Combating Vulnerability With COPD
I have always been aware of my surroundings when I went out alone. Part of that caution may have come from my job as a real estate appraiser. Many times I would have to be in a high crime area or appraise a vacant building. I wasn’t terribly fearful about it, but I was careful.
Solutions for the home
Now that I have COPD and use oxygen, I have found myself very fearful of going out alone. I feel very vulnerable if a stranger comes to my door. My doors get locked as soon as my husband leaves. I am not obsessive about it, but my husband noticed, so maybe I was a little. When I couldn’t quite explain my fear to him, he quickly figured it out. Since I get out of breath so easily, I feel I can’t defend myself.
We live in a safe neighborhood and know our neighbors, so we have always been very lackadaisical about security. My husband took my anxiety seriously and has begun steps to increase security. Deadbolt locks have been added to doors and extra locks for windows. Motion sensor lights are placed in a few of the darker areas of the yard. I am unsure about installing an alarm system but am researching a video-type doorbell. I also wear a medical alert necklace which can be used for non-medical emergencies including calling the police.
Solutions for going out
Stopping the fear
Going out alone is a work in progress. I have not driven in six years, but still hope to. If I get too short of breath, I don’t like the idea of asking strangers for help while I am gasping for air. My husband knows what to do and how to calm me down quickly. That is not how I want to live life. I don’t like having that fear. I know having the capability of being more independent will stop many of the fears.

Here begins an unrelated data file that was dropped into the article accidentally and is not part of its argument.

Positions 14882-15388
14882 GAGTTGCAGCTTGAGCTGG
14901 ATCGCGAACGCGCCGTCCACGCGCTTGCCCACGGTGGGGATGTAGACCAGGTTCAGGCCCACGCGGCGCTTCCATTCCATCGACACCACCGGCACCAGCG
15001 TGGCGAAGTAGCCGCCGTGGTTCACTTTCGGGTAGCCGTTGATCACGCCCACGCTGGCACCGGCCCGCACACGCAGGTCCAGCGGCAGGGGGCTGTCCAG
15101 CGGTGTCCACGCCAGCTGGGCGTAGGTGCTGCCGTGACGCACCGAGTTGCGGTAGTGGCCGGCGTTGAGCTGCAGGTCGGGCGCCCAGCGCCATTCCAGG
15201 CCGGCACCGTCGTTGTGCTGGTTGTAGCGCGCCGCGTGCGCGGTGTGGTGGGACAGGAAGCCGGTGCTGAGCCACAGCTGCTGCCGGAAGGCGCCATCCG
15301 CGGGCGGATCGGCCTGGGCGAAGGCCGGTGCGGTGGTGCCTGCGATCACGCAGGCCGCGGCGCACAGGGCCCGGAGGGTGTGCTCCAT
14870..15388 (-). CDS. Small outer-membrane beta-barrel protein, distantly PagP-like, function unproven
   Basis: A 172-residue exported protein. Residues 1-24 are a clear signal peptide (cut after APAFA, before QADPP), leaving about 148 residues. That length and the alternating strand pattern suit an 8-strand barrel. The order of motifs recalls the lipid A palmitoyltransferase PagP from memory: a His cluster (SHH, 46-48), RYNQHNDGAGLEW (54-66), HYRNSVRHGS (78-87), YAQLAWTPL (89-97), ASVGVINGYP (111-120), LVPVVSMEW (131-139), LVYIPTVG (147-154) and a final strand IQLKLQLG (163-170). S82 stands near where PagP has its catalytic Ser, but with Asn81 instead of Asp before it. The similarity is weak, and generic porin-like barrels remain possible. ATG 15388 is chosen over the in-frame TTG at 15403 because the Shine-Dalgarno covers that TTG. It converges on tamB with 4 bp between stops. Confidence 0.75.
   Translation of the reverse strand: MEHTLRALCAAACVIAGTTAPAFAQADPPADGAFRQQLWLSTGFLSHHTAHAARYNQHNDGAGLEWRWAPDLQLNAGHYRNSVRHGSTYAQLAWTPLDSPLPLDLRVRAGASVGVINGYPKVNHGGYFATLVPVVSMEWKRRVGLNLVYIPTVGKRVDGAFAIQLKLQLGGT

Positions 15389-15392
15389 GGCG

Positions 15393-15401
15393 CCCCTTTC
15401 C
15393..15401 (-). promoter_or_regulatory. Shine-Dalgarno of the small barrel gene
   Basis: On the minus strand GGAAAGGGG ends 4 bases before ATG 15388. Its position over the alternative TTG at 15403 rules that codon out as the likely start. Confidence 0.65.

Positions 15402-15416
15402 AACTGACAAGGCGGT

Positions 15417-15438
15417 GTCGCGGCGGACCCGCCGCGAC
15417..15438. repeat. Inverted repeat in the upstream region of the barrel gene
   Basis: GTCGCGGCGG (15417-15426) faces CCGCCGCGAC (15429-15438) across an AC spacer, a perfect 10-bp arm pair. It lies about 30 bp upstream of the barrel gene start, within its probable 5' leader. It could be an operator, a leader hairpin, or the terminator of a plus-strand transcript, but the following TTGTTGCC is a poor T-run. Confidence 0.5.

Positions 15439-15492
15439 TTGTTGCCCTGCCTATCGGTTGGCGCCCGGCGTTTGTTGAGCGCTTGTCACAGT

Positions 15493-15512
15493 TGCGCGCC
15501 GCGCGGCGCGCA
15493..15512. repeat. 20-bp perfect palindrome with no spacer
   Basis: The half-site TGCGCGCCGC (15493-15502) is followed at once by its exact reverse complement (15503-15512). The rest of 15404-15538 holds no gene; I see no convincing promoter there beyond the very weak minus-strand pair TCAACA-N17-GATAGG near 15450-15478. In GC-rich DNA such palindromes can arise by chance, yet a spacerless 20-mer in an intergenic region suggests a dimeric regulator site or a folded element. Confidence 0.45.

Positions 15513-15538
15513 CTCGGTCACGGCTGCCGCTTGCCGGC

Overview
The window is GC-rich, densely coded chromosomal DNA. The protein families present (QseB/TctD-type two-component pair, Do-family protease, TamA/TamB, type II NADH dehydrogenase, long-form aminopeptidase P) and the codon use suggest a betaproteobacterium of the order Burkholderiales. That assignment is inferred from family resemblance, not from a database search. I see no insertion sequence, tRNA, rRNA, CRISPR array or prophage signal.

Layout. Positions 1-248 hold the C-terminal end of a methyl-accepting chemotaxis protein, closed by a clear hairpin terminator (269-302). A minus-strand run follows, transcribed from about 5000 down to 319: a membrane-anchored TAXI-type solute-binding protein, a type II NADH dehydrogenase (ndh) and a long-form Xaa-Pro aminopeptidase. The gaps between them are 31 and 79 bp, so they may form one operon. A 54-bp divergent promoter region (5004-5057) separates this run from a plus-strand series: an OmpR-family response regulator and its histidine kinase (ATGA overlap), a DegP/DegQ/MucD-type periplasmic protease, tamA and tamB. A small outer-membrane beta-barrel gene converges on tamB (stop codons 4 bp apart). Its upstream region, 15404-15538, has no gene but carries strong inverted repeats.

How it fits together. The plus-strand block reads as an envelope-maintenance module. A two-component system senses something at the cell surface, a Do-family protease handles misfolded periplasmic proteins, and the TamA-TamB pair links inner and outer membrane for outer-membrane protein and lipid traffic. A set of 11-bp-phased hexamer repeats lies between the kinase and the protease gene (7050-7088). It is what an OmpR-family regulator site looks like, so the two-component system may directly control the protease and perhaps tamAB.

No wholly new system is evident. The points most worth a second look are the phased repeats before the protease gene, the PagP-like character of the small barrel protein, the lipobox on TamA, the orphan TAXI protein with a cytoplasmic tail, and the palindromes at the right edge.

We do our shopping in a couple of superstores. I use a mobility scooter because the store is so large. My husband wanders off or goes to the store cafe for coffee, leaving me to shop alone. It's the first step to more independence. I am discovering that worrying about depending on strangers is unwarranted. By the time I get through the entire store, at least three to four people will ask if they can help me. One time the scooter I was riding ran out of the battery charge, leaving me in the middle of the store with a basket of groceries. The first person to stop and ask if I needed help was a woman using a walker.
The steps I need
The next step I have taken is to go to the craft store while my husband leaves me and goes a few stores away to the hardware store. Then I will start driving with him in the car, eventually getting myself into a store without him. I know it seems like a lot of work, but these are the steps I need to take to feel comfortable and safe on my own.
I would love to hear from the community your thoughts on this subject. Do you still drive? If not, are you taking steps to drive in the future? Are you working towards more independence?
Do you feel less secure since your diagnosis? Have you increased the security in your home?
Editor's Note: We are heartbroken to share that Carol passed away in February of 2022. Carol's storytelling and advocacy will be deeply missed, but her legacy lives on through her articles and in all the people she inspired.
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